As May was AAPI Heritage Month, this post is coming a liiiittle bit late but I didn’t want to miss out on the opportunity to share with you all my AAPI Heritage Month reads and a quick rundown of what I thought of each of them!
Once Were Warriors by Alan Duff – Published: 1994, Tandem Press.
Once Were Warriors is Alan Duff’s harrowing vision of his country’s indigenous people two hundred years after the English conquest. In prose that is both raw and compelling, it tells the story of Beth Heke, a Maori woman struggling to keep her family from falling apart, despite the squalor and violence of the housing projects in which they live. Conveying both the rich textures of Maori tradition and the wounds left by its absence, Once Were Warriors is a masterpiece of unblinking realism, irresistible energy, and great sorrow.
- Raw, honest and powerful
- Difficult read due to dealing w/ issues ranging from child neglect, violence, sexual abuse, domestic violence, alcoholism, drug abuse, suicide, crime, and murder. Content notices abound
- Told in a compelling and unconventional narrative that adds to characters voices and experiences
- Great character development of the female protagonist, Beth Heke, who is determined to beat her alcoholism and provide a better future for all the children in the neighborhood
- An important AAPI Heritage Month read
Where the Stars Rise: Asian Science Fiction & Fantasy Anthology edited by Lucas K. Law and Derwin Mak – Published: 2017, Laksa Media Group
Follow twenty-three science fiction and fantasy authors on their journeys through Asia and beyond. Stories that explore magic and science. Stories about love, revenge, and choices. Stories that challenge ideas about race, belonging, and politics. Stories about where we come from and where we are going.
Each wrestling between ghostly pasts and uncertain future. Each trying to find a voice in history.
Orphans and drug-smuggling in deep space. Mechanical arms in steampunk Vancouver. Djinns and espionage in futuristic Istanbul. Humanoid robot in steamy Kerala. Monsters in the jungles of Cebu. Historic time travel in Gyeongbok Palace. A rocket launch in post-apocalyptic Tokyo. A drunken ghost in Song Dynasty China. A displaced refugee skating on an ice planet. And much more.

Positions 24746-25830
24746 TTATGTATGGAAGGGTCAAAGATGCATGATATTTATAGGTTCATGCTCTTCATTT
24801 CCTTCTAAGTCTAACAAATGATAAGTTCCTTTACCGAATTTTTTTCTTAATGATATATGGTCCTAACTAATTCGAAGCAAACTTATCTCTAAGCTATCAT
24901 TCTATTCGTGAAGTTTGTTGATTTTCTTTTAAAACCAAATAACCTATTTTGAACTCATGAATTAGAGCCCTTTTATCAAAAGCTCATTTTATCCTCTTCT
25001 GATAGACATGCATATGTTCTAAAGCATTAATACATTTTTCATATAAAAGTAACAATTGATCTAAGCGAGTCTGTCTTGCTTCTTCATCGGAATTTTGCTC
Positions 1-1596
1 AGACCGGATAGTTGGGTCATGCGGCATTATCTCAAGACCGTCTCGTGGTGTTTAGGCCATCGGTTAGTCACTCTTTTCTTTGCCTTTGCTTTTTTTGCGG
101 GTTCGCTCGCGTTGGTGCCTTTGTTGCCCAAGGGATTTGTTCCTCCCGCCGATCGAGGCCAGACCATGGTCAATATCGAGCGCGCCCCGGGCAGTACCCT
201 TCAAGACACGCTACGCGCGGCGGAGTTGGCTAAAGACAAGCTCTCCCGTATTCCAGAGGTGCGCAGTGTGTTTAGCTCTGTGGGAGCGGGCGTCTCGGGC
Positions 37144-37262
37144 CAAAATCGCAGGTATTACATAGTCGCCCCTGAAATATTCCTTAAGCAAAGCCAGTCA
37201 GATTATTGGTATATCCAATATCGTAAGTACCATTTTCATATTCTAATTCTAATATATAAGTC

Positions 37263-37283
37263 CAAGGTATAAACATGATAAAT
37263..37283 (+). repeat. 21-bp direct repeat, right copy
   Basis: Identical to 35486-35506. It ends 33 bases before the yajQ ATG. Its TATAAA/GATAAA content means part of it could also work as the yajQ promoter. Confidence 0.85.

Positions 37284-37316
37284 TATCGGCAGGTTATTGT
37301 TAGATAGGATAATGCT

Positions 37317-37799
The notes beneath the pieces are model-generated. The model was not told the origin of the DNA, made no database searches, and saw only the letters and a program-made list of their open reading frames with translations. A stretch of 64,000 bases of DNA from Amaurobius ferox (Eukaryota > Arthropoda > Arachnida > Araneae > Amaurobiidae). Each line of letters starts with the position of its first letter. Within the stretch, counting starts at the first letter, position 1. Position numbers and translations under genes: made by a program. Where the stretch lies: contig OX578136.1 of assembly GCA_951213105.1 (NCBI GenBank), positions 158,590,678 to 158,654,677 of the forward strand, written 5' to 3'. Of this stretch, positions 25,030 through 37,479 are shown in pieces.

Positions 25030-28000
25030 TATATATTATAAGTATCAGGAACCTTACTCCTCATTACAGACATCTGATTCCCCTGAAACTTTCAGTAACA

Embrace them as you take on their journeys. And don’t look back . . .
- Fantastic anthology full of super diverse Asian SFF short stories
- Challenges whitewashed sea of SFF, Asian stereotypes, and tropes
- Explores themes such as cultural tradition, complicated histories, and uncertain futures, belonging and difference, and prejudice alongside a diverse array of characters from different cultures, sexualities, ages, disabilities, and citizenship status’
- Favourite stories include: The dataSultan of Streets and Stars, Weaving Silk, and Back to Myan
- Full review here
Legend by Marie Lu – Published: 2013, Penguin Books
What was once the western United States is now home to the Republic, a nation perpetually at war with its neighbors. Born into an elite family in one of the Republic’s wealthiest districts, fifteen-year-old June is a prodigy being groomed for success in the Republic’s highest military circles. Born into the slums, fifteen-year-old Day is the country’s most wanted criminal. But his motives may not be as malicious as they seem.
From very different worlds, June and Day have no reason to cross paths—until the day June’s brother, Metias, is murdered and Day becomes the prime suspect. Caught in the ultimate game of cat and mouse, Day is in a race for his family’s survival, while June seeks to avenge Metias’s death. But in a shocking turn of events, the two uncover the truth of what has really brought them together, and the sinister lengths their country will go to keep its secrets.
- Fun and exciting YA dystopian fiction
- Switching POV between Day (sensitive, activist, hottie) and June (kickass, prodigy, looking for revenge)
- Interesting dystopian world featuring plagues, government secrets, and a military state
- Can’t wait to read the sequel!